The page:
DHS critical infrastructure program welcomes new partners
The federal Protected Critical Infrastructure Information (PCII) Program welcomes several new information-sharing partners. The states of Massachusetts, California and Arizona received PCII Accreditation as did the Nuclear Regulatory Commission. Accreditation allows federal, state and local officials and emergency responders meeting certain requirements and trained in handling PCII to access information voluntarily submitted by the private sector about the nation's critical infrastructure...
WASHINGTON, DC, Nov. 28, 2006 -- The Protected Critical Infrastructure Information (PCII) Program has welcomed several new information-sharing partners over the past few months. The states of Massachusetts, California and Arizona received PCII Accreditation as did the Nuclear Regulatory Commission. PCII Accreditation allows federal, state and local officials and emergency responders who have met certain requirements and have been trained in handling PCII to access information voluntarily submitted by the private sector about the nation's critical infrastructure.
The private sector owns and operates an estimated 85 percent of the country's critical infrastructure such as railroads, farms, financial and communications networks, power plants and other facilities central to the nation's everyday wellbeing. The accreditation process enables PCII to be shared with government and homeland security officials while still upholding strict safeguarding measures.
"This is another exciting landmark for the PCII Program," said PCII Program Manager Laura Kimberly. "Accreditation helps keep important information secure while getting it to the homeland security professionals who most need it."
The PCII Program began February 18, 2004, and was created under the Critical Infrastructure Information Act of 2002. The PCII Program protects voluntary submissions of qualifying information from public release under the Freedom of Information Act and state and local disclosure laws, and use in civil litigation.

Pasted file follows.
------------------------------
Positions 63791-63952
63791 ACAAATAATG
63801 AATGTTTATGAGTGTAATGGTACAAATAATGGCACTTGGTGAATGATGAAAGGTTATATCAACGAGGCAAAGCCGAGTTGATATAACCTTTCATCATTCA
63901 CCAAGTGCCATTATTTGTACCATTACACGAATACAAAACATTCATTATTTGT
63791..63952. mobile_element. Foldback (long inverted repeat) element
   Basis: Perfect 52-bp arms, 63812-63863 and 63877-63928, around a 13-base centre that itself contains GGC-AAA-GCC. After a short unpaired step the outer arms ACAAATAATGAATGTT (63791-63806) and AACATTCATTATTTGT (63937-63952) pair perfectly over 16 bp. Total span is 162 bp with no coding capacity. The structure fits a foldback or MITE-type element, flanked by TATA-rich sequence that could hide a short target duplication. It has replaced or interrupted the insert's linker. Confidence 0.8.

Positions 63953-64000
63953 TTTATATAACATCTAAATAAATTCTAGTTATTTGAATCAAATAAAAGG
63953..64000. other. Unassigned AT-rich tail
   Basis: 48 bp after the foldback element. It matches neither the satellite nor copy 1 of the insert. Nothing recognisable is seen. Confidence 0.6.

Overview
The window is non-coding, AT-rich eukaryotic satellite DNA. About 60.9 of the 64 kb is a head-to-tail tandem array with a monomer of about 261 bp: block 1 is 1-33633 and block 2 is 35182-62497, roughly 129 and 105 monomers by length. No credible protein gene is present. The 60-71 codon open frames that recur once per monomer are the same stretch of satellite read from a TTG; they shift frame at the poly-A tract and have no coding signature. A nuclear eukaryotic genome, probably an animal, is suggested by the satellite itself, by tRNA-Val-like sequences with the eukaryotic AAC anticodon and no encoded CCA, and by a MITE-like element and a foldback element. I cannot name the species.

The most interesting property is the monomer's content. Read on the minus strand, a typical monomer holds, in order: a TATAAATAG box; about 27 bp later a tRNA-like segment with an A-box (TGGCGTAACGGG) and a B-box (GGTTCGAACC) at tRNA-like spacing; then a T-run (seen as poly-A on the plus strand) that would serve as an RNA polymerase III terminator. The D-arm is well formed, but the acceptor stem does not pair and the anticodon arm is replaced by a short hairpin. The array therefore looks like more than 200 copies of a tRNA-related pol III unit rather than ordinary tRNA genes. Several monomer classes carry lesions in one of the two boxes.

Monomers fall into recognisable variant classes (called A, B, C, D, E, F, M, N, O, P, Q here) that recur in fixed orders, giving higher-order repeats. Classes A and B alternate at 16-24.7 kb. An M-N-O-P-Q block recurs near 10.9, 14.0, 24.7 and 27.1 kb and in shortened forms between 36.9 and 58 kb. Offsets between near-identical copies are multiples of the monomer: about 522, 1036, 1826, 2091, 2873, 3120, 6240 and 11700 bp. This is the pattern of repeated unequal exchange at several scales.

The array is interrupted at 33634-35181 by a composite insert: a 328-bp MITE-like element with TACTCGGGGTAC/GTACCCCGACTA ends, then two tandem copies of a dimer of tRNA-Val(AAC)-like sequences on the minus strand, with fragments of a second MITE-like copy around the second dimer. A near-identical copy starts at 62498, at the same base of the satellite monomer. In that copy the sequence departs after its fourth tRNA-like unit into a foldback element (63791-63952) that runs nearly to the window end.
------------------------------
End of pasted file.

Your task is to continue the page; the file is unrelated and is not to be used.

The accreditation of the new state and Federal partners is another significant step in building the PCII Program's network, and will continue to create stronger information-sharing relationships across Federal, state and local levels.
PCII final rule issued
The Department of Homeland Security (DHS) issued the Final Rule on Procedures for Handling Critical Infrastructure Information on Sept. 1, 2006.
The final rule sets forth revised regulations for the handling and safeguarding of PCII, and makes substantial changes to the interim rule. The most notable program changes resulting from the final rule include greater protection against disclosures, a simplified submission process, and expedited access to and validation of information. The final rule incorporates comments received from industry and government and addresses procedures governing the receipt, validation, handling, storage, marking and use of critical infrastructure information voluntarily submitted to DHS.
Private sector representatives can submit critical infrastructure information for PCII protection at www.dhs.gov/pcii. Government entities interested in applying for PCII access or anyone requiring more information about the program may call the PCII Program Office at (202) 360-3023 or e-mail firstname.lastname@example.org.
The Department of Homeland Security's PCII Program was created to encourage industry to share sensitive security-related information with government. It is estimated that over 85 percent of critical infrastructure -- the systems, assets, and industries upon which our nation depends - is owned and operated by the private sector. PCII designation prevents public release under the Freedom of Information Act and state and local disclosure laws, and use in civil litigation.